The Polar Code
Navigating through ice-infested waters

The Polar Code

Although an entire section in the International Maritime Organisation’s (IMO) Polar Code is dedicated to training, with the simple goal of ensuring ‘ships operating in polar waters are appropriately manned by adequately qualified, trained and experienced personnel’, there is currently no additional international certification for mariners who navigate through ice-infested waters. As a consequence, the industry is moving to fill the void. 

The safe operation of a vessel trading in an ice regime throughout seasonal changes requires skill and technical proficiency in excess of that required during normal operating conditions. Therefore, it is important that suitable training is offered to crewmembers to complement their existing experience. For vessels trading in the Arctic, the IMO recommends that at least one qualified Ice Navigator is carried, and local regulations (e.g. for the North West Passage) may mandate such carriage.

The Ice Navigator may be a suitably qualified member of the ship’s crew or a supernumerary. When an Ice Navigator is carried on-board as a member of the ship’s crew, it is recommended that they are either the Master or the Chief Officer. In essence, polar areas are protected, picturesque and dangerous. They demand a different standard of navigation. The Northern Sea Route itself needs a pilot on-board, whereas North West passage regulations require an Ice Navigator to be part of the bridge team.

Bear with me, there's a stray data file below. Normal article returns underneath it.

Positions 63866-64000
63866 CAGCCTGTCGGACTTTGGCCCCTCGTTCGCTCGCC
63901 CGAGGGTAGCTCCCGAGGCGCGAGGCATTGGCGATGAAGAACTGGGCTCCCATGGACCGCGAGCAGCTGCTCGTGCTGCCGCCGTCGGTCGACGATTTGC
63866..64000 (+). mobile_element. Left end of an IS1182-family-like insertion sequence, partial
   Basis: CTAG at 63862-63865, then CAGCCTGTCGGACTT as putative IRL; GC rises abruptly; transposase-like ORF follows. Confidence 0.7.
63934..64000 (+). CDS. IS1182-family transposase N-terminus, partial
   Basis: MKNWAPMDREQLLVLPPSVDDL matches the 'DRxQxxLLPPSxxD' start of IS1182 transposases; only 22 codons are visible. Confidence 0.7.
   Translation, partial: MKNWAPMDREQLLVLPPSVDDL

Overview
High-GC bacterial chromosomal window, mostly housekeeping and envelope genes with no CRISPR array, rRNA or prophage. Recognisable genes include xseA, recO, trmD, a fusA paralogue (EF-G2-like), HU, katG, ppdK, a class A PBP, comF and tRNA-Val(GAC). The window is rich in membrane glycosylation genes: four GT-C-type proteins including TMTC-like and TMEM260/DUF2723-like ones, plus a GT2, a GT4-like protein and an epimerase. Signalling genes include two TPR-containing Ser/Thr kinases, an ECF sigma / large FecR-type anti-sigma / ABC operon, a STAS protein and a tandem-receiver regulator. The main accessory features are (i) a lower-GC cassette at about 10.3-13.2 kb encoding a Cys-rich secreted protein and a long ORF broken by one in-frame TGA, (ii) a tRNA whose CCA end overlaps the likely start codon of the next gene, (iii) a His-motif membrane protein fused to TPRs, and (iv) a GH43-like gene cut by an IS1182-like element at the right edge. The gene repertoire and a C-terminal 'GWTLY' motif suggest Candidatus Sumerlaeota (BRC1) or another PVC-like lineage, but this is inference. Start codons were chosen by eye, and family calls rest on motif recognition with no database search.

To be qualified, the Ice Navigator also needs practical experience in ice. In polar areas, aids to navigation are not so common and Search and Rescue facilities are more spaced apart. This causes time delays to vessels needing assistance. Areas off the main routes are also very poorly - or sometimes - not surveyed at all. Adding to this both traditional and gyro compasses are influenced and GPS coverage is poorer, so navigators need to be extremely careful. The specific qualifications of an Ice Navigator should include documentary evidence of having completed ‘on-the-job’ training, as appropriate, and may include simulator training.

The IMO recommends that the Ice Navigator has documented evidence of satisfactorily completing a qualified training programme in ice navigation. Seagull Maritime’s new distance course on Ice Navigation is classed as part of this documentary evidence, as our modules cover the underpinning knowledge on ice navigation. Our applicable e-learning modules are entitled Navigation in cold environments and Passage planning in cold environments, both of which form a part of the essential skillset of an Ice Navigator.

For the crew on-board a vessel operating in the polar regions, we also recommend Seagull’s modules on

For further information on any of these, please contact your dedicated Seagull Account Manager or send us a general enquiry on

Download Seagull Maritime’s Quick Guide to Polar Code from below link!

Documents to download

Polar Code.pdf 840.98 KB 198 download(s)

Thomas Aas

Thomas Aas

Supervisor Marketing & Sales, Seagull Maritime

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Full biography

Full biography

Thomas holds a bachelor in communication from University of Western Sydney Australia. After spending 7 years in the communication and media industry focusing on visual communication and photography he went back to life as student again. This time he studied international shipping & logistics, before he started working at Seagull Maritime within the sales & marketing department.

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